Election 2016: Urban vs. Rural

By Jim Ellis

Jan. 26, 2017 — Now that the election returns are official and divided into congressional district and county totals, we can now see exactly how the presidential election unfolded.

It became clear from early Election Night totals that Donald Trump won the national vote because of his performance in the outer suburbs and rural areas in the 30 states that he carried over former Secretary of State Hillary Clinton. His margins there, largely because of turnout, were enough to compensate for Clinton’s larger-than-expected advantages in the major cities and inner suburbs.

In looking at the country’s largest metropolitan statistical areas, we find that Clinton scored an average 59.9 percent of the vote, when averaging her percentage performance in the nation’s 10 most populous urban regions. This compares to President Trump’s 35.8 percent. Keep in mind that the national popular vote percentage total was 48.1 – 46.0 percent.

In the rural areas surrounding these specific urban centers, the numbers dramatically changed. Counterbalancing the Clinton margins in the metroplexes, Trump’s lead in the outer suburban and rural regions in the states he carried was roughly equivalent to the former secretary of state’s urban advantage but with greater turnout. In the corresponding Trump state rural regions, the new president averaged 56.8 percent as compared to Clinton’s 39.7 percent.

The 10 metropolitan areas in question are: New York, Los Angeles, Chicago, Dallas, Houston, Washington, Philadelphia, Miami, Atlanta and Boston. In their parent states, Trump won Texas, Pennsylvania, Florida and Georgia.

Looking just at those places and beginning in Texas, Clinton lost both the Dallas and Houston metro statistical areas by small margins. Trump then scored a 55-41 percent edge in all other areas outside of the state’s two biggest cities, including the heavily Democratic Rio Grande Valley, El Paso, and liberal Travis County (Austin).

In Pennsylvania, the difference between the metro and rural areas was stark and virtually inverse. In the Philadelphia Metropolitan Statistical Area (MSA), which does include part of New Jersey and Delaware, Clinton’s advantage was 59-38 percent. In the rural and outer suburban regions of Pennsylvania, and even including Pittsburgh, the Trump edge was an almost identical 57-39 percent.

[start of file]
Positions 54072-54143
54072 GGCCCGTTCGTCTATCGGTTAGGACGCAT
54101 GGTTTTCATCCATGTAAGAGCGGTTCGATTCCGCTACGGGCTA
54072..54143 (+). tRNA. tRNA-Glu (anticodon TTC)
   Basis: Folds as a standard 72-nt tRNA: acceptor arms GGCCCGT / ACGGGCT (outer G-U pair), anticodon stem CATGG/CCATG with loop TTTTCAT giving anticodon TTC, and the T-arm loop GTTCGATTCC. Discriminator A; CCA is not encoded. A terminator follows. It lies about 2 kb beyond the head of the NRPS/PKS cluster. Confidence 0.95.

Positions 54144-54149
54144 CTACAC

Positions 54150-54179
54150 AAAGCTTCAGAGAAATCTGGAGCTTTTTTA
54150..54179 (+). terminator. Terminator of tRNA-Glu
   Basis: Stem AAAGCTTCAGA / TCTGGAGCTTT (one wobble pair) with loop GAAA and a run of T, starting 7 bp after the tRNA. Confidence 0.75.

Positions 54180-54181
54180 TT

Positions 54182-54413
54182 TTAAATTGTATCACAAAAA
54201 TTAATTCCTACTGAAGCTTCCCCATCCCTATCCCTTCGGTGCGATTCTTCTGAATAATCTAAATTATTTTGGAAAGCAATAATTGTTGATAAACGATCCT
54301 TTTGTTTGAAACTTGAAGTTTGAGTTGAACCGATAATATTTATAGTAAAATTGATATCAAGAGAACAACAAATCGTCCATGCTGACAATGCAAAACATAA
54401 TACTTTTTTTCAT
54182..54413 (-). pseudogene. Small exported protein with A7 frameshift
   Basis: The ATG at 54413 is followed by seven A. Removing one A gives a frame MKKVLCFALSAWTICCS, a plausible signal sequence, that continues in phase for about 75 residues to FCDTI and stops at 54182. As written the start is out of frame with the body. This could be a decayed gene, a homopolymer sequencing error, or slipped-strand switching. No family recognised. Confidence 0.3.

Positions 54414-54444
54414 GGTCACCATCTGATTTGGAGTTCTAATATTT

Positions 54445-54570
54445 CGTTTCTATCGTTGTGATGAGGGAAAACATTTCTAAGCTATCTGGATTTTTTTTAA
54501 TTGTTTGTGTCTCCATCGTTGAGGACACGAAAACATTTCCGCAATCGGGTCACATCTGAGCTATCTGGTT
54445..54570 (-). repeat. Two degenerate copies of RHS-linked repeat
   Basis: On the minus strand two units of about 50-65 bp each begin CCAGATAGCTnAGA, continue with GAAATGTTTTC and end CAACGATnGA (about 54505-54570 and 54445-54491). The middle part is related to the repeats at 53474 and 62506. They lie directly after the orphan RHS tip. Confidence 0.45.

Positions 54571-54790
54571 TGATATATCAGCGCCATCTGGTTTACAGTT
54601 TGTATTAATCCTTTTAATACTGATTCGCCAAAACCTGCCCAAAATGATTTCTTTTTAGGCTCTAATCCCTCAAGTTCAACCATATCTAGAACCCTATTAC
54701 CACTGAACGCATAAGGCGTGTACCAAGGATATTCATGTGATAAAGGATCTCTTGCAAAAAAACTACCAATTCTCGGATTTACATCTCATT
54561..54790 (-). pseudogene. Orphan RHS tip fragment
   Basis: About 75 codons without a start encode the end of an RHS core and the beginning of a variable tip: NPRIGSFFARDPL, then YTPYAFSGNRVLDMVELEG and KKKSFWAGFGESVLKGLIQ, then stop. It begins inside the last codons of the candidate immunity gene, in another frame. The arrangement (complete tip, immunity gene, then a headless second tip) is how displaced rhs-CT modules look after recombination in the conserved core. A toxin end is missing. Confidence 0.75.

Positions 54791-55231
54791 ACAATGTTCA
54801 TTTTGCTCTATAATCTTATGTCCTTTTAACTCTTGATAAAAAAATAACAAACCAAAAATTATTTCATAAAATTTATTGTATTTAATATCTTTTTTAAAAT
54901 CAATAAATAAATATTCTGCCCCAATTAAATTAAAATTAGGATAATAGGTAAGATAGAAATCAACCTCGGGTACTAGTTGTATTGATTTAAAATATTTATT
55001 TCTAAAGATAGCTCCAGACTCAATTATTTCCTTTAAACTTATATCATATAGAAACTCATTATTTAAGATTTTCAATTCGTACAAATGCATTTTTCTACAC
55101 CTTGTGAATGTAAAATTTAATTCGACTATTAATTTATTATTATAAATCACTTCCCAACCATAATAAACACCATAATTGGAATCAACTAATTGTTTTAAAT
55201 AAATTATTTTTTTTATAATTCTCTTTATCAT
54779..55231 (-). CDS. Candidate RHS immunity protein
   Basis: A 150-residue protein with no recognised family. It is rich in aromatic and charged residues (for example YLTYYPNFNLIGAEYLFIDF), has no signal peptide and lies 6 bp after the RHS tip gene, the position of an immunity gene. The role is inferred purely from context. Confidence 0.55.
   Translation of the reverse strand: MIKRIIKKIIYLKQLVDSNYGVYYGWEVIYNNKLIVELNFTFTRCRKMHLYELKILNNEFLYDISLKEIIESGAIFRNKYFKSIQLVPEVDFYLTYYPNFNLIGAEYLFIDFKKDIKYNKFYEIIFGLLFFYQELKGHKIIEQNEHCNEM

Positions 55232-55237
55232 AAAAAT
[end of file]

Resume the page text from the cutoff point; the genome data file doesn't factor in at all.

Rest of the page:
Turning to critical Florida, a state Trump had to win to be in position for national victory, we see a strong Clinton surge in the Miami MSA. She topped Trump 61-37 percent there, which is slightly better than President Obama’s performance against Mitt Romney in 2012 (60-38 percent). Outside of Miami, and with a stronger turnout, Trump captured a 53-43 percent advantage, which was enough to take the state by less than two percentage points.

Finally in Georgia, we may see the most extreme example of the rural versus metro split. In the Atlanta MSA, Clinton recorded a whopping 65-32 percent split, but Trump completely wiped out that advantage with his own 62-35 percent victory margin throughout the rest of the Peach State. The stronger turnout outside of Atlanta, greatly contributed to yielding Trump an important six-point statewide win.

In the Clinton states, we see different trends. In her strongest state, California, the difference between the mega Los Angeles and Orange County region versus the rest of the state, was small. She topped the new president 67-27 percent in the LA metro area, but came up with a relatively similar 60-34 percent spread in the rest of the state.

Though Clinton scored a landslide win in New York City and Long Island (61-36 percent), she surprisingly lost the 11 districts that comprise the Upstate by a slight 47.6 – 47.2 percent difference.

Though the Democratic nominee easily carried her birth state of Illinois (56-39 percent), there was still a large discrepancy between Cook County (Chicago) and the rest of the Land of Lincoln. In the metro area, Clinton scored a 57-38 percent victory. Downstate, it was Trump registering a 55-39 percent spread.

Despite her strong performance in California, the Los Angeles area was not Clinton’s strongest population center. That was actually Washington, DC, when counting the Northern Virginia and Maryland suburbs that border the District. When combining all the relevant sectors of this area, Clinton actually topped 75 percent of the vote.

Finally, in Boston and Massachusetts, one of the more homogeneous voting regions in the country, the Clinton urban and rural numbers were relatively similar.

Though cities have traditionally voted Democratic while outer suburban and many rural regions support Republicans, the wide disparity found in 2016 is yet another unique attribute to one of the most memorable elections in American political history.

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